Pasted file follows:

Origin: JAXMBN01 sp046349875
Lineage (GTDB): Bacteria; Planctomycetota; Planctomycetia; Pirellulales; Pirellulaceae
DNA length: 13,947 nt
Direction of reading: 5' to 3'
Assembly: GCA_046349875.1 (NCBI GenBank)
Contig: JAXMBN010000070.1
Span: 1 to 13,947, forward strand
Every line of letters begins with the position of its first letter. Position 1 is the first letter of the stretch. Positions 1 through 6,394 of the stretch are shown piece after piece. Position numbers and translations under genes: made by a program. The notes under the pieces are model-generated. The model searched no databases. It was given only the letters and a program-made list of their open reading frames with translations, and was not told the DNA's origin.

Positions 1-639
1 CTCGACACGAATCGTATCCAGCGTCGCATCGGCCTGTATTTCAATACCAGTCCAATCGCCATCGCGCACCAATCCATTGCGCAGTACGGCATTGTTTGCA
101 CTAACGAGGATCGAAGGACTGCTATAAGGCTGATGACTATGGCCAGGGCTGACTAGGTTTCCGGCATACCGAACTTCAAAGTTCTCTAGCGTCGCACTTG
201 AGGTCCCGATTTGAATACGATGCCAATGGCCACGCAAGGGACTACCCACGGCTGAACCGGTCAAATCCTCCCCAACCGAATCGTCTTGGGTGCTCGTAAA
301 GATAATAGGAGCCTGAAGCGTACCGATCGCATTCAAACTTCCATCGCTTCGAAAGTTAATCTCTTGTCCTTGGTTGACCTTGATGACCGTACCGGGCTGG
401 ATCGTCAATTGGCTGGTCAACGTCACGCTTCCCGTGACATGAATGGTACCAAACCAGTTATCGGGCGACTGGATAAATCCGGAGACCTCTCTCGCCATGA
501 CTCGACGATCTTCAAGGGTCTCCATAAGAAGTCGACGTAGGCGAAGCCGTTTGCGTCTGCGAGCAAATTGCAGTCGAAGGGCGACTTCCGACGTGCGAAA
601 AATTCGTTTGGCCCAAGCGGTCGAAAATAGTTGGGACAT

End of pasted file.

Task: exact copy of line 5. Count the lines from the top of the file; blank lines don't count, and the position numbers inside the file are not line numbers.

Assembly: GCA_046349875.1 (NCBI GenBank)